All posts from

March 2007

I love pine

In early February I stumbled upon Trees for Life's I love pine page. They had a competition running where they asked for a short answer to the question 'Why do you love pine?', with a winner and two runners-up selected each day from the 1st to the 14th of February. I won on the 6th of February with this tongue-in-cheek entry:

Because of the evocative aroma of its resin which conjures up memories of the Black Wood of Rannoch. Because of how sublime and majestic a mature pine appears when silhouetted against the setting sun. Because of the mesmerising nature of its wonderfully patterned bark. Because the incomparable experience of sauntering over the needle-carpeted floor of a pristine pine wood is undeniably divine. I love pine for all these reasons and more.

Here’s my prize:

This beautiful watercolour painting of a Scots pine tree in Glen Affric is by Joan Fairhurst, who has generously donated it to Trees for Life. This large, portrait-format print measures 40.5 x 51 cm. (picture area is 24 x 32.5 cm) and when framed will grace any wall with the beauty of the Caledonian Forest.

Thank-you, Trees for Life!

Posted in Miscellany

The Mother Beech

This fine figure of a beech is on the southern shore of Loch Tay in the central Highlands of Scotland. I spent the first week of September 2006 at the Firbush field centre there as part of my Ecological Science course with the University of Edinburgh. It was an awesome time, and we all had good fun. The titular beech was the focus of a project I worked on with three friends. Our field work was aimed at measuring and recording all offspring of the Mother Beech in the surrounding hectare. The diagram below shows the offspring around the parent, which is the centre point of the hectare. Solid dots represent offspring with a height below eye level; hollow dots represent offspring with a height above eye level (where eye level is defined as 160 cm). The upper bold dashed line represents the high-water level of Loch Tay, and the lower bold dashed line represents the northern boundary of a road and conifer plantation.

Posted in Holidays and field trips

The Capon Tree

The Capon Tree is situated on the bank of the River Jed about two miles south of the Scottish Border town Jedburgh. It is one of the last remnants of the ancient Jed Forest, most oaks of which were cut down during the Napoleonic Wars. Estimates of its age vary, although it must have reached a decent size by the mid-eighteenth century for in 1746 six of Bonnie Prince Charlie’s men were hung from its branches. Some time during the twentieth century its massive trunk split in two, and its branches are now supported by wooden struts. However, the Capon Tree is still alive and apparently doing well. I have visited it a few times, as it is on the way to Edinburgh from my home in Yorkshire.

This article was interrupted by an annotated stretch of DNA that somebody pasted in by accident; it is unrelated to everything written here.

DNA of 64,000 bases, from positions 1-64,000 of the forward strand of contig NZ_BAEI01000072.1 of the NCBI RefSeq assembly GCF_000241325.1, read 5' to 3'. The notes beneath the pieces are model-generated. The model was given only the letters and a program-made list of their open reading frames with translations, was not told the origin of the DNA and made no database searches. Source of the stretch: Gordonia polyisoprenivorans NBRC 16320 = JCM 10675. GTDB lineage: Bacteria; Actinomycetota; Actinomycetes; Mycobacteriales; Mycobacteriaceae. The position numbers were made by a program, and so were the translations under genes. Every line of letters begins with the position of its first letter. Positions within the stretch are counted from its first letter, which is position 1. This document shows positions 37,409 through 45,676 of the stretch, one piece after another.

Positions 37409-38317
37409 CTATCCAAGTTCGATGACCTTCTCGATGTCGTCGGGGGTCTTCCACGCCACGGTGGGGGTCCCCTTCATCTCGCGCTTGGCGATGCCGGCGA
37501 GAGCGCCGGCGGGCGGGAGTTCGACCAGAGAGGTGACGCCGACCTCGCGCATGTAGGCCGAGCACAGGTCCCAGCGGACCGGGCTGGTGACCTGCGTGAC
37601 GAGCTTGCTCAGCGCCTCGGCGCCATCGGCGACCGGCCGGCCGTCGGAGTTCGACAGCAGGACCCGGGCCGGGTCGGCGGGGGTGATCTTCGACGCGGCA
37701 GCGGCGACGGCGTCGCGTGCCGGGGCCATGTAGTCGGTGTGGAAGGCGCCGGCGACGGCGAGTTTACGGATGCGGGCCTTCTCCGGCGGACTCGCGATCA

In 2002, in celebration of the Golden Jubilee of Queen Elizabeth II, the Capon Tree was designated one of fifty Great British Trees by the Tree Council in ‘recognition of its place in the natural heritage’

The Capon Tree in December 2010.

Posted in Notable trees

The Mother Beech (September 2006)

the Mother Beech (7th September 2006)

I took this photograph from the cosy confines of a rowing boat on the still waters of Loch Tay (less than 2 hours after this one was taken). See the Mother Beech in the centre, her crown raised above the other trees crowding the shoreline. Ain't she a beauty? 35 metres tall with a girth of 3.8 metres at breast height were her measurements. For the record, the trees dwarfed by the big beech are mainly silver birch, alder and some immature oak and ash.

Posted in Holidays and field trips

A walk in the Hermitage of Braid (Part 1)

Yesterday I took a walk in the Hermitage of Braid, a small valley woodland area in Edinburgh. The trees are mainly broadleaved species, and there are quite a few big old specimens. Take the following, for example:

unidentified tree - maybe a Tilia?

Unfortunately, I didn't pay too much attention to what flavour tree it was. From the photograph the branches look beechey but judging by the bark I'd say this is probably some kind of lime (Tilia) or maybe an oak.

The next photograph shows another tree of the same species with an impressive wound. There was a fair bit of wind damage like this in the Hermitage.

wounded soldier

Even with all the deciduous trees still devoid of leaves, this little sycamore seedling growing on a burn-side rock appeared like a symbol of the impending spring.

sycamore seedling

The beech buds in the next picture might remain closed for another month or so yet. Bring on the summer!

beech buds

Posted in Gone for a walk